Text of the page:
The agenda for the June 3, 2014, Coeur d’Alene City Council meeting notes the Council will be asked to approve “…the funding and authorization of staff to negotiate a lease agreement with Eastlake, LLC. and expenses for an East Sherman Police Sub-station.” The staff report (at online Council packet pages 40/61-42/61) presented to the City’s General Services Committee lists the address as 1424 E. Sherman Avenue in the body of the report.
According to the Secretary of State’s website, there is no “Eastlake, LLC.” However, the website does list “East Lake, L.L.C.” with a business address of 1424 Sherman Avenue, Ste. 300, Coeur d’Alene, ID 83814. Here is more information about East Lake, L.L.C. from the Secretary of State’s website.
Long-time readers may recall that in April 2008 OpenCdA raised strong objections to the City’s ill-conceived and wasteful Public Safety Substation in the Park. Some of those objections came from the unwillingness or inability of then-Chief Wayne Longo and Captain Steve Childers to provide satisfactory answers to some fairly basic questions we thought Council should ask so it could determine if the proposal could successfully achieve the Mayor and Council’s objectives for public safety.
We think those questions and others still need to be asked by Council and answered by the present project’s proponents. (more…)
The Rochester Democrat & Chronicle newspaper is reporting today that the Federal Bureau of Investigation is investigating the Rochester City School District and some of its contractors in a bid-rigging and kickback scheme. Some of the underlying details of the alleged frauds committed are outlined in the D&C article.
OpenCdA has put up several posts describing the basis for and workings of Quebec’s Charbonneau Commission looking into the extensive corruption in Quebec’s construction industry.
It will be interesting to follow developments in the FBI’s investigation of the Rochester, New York, school district’s contracting practices. School districts may be especially vulnerable to the type of fraud alleged in Rochester, because quite often their administrators and patrons just cannot imagine that their community’s predators in the construction industry would take advantage of their gullibility and vulnerability.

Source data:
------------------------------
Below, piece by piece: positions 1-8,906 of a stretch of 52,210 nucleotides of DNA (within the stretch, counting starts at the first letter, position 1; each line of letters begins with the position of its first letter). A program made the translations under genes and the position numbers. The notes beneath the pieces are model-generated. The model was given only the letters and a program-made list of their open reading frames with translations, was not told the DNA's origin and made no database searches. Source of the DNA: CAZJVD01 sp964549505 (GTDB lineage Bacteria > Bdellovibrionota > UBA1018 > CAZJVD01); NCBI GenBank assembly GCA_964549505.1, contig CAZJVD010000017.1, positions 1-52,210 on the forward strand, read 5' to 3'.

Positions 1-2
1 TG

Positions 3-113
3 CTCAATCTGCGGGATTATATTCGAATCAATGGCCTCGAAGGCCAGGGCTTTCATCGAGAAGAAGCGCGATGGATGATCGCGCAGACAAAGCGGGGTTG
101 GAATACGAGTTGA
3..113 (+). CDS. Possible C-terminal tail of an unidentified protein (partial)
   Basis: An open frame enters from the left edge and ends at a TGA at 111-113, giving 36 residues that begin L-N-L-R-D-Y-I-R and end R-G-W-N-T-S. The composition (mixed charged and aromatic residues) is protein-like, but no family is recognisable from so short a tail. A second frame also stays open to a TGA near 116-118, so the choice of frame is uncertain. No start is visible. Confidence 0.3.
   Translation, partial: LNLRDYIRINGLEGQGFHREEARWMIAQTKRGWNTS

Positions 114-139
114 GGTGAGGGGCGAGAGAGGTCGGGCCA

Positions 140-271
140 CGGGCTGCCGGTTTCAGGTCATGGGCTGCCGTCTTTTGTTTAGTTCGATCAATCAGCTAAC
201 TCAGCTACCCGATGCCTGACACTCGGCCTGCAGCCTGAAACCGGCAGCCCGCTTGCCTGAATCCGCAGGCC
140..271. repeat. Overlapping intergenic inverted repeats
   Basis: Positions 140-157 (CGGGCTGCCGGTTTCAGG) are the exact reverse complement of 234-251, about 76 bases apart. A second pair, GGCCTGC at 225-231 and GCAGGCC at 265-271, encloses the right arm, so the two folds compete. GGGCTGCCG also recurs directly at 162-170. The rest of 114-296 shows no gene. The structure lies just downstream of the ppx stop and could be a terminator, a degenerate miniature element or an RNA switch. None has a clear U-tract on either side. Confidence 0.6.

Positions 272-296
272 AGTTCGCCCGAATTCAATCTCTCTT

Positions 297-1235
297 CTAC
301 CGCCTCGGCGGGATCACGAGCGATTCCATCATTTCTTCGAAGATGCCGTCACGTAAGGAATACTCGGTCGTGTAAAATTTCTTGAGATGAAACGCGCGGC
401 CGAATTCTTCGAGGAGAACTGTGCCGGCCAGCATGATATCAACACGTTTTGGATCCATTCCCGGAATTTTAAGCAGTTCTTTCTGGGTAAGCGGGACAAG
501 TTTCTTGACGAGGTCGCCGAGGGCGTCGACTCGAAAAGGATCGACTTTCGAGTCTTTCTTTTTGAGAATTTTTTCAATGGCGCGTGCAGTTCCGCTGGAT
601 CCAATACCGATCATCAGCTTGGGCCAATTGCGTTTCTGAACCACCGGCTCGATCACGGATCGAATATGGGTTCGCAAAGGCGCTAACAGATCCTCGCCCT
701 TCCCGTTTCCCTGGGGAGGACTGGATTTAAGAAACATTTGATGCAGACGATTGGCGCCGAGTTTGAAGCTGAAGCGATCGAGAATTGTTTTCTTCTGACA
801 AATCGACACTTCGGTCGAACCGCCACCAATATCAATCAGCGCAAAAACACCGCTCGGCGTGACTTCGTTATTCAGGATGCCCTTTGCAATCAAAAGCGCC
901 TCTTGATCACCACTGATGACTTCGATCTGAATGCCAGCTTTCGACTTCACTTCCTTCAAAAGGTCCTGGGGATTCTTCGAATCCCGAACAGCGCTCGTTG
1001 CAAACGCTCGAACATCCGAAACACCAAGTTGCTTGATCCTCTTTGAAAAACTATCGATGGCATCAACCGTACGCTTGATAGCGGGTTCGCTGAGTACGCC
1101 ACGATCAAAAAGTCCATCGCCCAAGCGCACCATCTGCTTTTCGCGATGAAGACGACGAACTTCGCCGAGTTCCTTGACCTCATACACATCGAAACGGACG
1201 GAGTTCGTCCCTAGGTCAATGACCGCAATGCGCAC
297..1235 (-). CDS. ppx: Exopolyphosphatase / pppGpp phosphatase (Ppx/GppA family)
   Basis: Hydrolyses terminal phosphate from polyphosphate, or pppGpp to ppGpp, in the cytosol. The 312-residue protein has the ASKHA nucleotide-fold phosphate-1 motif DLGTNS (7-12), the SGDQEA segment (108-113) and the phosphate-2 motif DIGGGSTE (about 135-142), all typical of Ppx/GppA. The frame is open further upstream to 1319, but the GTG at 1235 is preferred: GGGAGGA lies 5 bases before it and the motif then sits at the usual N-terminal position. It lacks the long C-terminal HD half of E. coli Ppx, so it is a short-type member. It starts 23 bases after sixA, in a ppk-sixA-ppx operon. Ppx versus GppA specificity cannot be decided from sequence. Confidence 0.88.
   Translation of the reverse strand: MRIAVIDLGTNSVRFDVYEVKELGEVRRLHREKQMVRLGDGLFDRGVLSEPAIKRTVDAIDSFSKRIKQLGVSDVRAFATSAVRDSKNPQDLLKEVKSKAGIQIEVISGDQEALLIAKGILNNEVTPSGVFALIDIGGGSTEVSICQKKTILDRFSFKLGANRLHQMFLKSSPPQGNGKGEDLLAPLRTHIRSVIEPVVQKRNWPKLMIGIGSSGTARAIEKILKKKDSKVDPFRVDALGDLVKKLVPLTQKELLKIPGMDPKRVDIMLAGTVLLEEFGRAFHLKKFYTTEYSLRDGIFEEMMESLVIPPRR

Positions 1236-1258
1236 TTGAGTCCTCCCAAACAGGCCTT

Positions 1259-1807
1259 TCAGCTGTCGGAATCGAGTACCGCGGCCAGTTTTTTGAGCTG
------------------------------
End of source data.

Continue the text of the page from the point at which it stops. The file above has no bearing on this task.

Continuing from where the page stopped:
Of course to crooks, a dollar is a dollar. While not all in the construction industry are crooks, some are, and school district boards have a duty to the district’s patrons to safeguard the money entrusted to them. Board members must remember that their duty is to the district’s patrons and students, not to local industry.
The image below was copied from a Los Angeles Times opinion piece online today. Use your appropriate mouse button to enlarge the image.
Note the image’s caption identifies the three handguns as “Glock handguns. ”
Well, no. While we are not firearms aficionados, we do immediately recognize the handgun in the upper right as being a Sig Sauer (very likely a P226), but certainly not a Glock.
Maybe before editorializing about gun control, Times writer Scott Martelle might want to take a handgun orientation and safety course.
(Mouse click on image to enlarge)
ADDENDUM on 05-29-2014 at 2:30 PM: We just followed the link to the entire LA Times op-ed piece and notice the word “Glock” has now been removed from the photo’s caption. However, there is no mention of a correction in the op-ed.
The Coeur d’Alene Press is reporting that there are 17 applicants who want to fill the First District Magistrate Judge position to be vacated by retiring Judge Penny Friedlander. The article identifies the applicants.
The process for filling a magistrate judge vacancy is prescribed in Idaho Code, Title 1, Chapter 22. Because Judge Friedlander is retiring, her replacement will be appointed by the District Magistrates Commission of the First Judicial District pursuant to Idaho Code § 1-2205. A magistrate thus appointed must stand for election in the first election after serving for 18 months in the position. The process for retention or nonretention of a magistrate by election is specified in Idaho Code § 1-2220.
Here are the current members of the District Magistrates Commission of the First Judicial District.